Our adaptation of The Five Orange Pips (Ch3)

`To tell my story,’ said John Openshaw, `I must start at the beginning…

My grandfather had two sons – my uncle Elias and my father, Joseph. My father had a small business in Coventry. He invented a tyre that didn’t puncture. It was very successful. Eventually, he sold the business and retired.

When he was a young man, my uncle Elias went to Florida and bought a plantation. He did very well. Then war broke out between the North and the South. He fought for Jackson’s army and later for Hood. He became a colonel. When General Lee stopped fighting, my uncle went back to his plantation and worked there for another three or four years. He grew rich. Around 1867 or 1868, he came back to Europe and bought a small piece of land in Sussex, near Horsham. He was a single man, fierce and quick-tempered. But he mostly kept himself to himself. I don’t think he ever visited Horsham. He had a garden with two or three fields around his house. Sometimes, he stayed in his room, smoked heavily, and refused see anyone. Even his own brother.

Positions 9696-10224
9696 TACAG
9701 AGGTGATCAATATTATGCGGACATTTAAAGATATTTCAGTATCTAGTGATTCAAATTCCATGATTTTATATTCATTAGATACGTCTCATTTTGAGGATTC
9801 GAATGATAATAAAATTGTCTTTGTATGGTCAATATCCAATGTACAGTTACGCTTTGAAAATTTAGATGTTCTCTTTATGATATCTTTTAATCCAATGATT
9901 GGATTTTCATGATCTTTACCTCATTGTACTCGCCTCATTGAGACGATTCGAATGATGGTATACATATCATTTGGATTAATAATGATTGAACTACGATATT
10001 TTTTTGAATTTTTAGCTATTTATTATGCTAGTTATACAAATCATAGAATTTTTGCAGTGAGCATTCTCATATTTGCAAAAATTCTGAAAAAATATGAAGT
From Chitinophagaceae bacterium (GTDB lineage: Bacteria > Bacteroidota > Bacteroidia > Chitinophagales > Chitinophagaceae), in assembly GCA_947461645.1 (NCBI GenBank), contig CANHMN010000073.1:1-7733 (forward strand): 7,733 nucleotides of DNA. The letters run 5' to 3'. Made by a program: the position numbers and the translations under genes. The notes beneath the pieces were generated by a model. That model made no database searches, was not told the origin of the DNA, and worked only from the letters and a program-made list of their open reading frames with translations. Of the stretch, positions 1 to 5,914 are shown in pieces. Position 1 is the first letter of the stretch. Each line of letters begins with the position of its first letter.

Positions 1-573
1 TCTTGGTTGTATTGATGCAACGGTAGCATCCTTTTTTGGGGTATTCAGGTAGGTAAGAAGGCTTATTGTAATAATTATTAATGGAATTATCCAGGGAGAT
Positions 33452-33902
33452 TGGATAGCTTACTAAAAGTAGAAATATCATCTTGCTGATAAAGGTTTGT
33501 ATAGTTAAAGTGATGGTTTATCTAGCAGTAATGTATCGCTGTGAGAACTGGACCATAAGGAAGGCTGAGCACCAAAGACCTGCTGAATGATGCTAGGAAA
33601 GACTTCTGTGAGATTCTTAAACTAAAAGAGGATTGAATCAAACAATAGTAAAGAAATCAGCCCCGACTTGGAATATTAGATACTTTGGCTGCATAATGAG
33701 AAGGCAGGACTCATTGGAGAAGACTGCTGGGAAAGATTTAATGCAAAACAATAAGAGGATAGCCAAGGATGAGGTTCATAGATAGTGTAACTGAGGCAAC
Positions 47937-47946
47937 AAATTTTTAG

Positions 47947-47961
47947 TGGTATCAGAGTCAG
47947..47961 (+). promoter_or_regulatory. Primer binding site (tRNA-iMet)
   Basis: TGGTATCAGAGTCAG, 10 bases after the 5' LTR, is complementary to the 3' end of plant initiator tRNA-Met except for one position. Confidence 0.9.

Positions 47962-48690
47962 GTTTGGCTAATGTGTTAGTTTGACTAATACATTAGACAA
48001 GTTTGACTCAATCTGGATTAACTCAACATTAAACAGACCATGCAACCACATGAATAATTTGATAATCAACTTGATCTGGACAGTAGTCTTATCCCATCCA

But he liked me. When he first met me, I was twelve years old. This was in 1878. When I stayed at his house, we played backgammon and chess. He was very kind to me. He gave me the keys to his house, and I was allowed to go anywhere. But there was one room that I wasn’t allowed to go into. No one was. It was always locked. One day, I looked through the keyhole, but I couldn’t see much. Just some old trunks and suitcases…’

John Openshaw stopped talking and looked into the fire.


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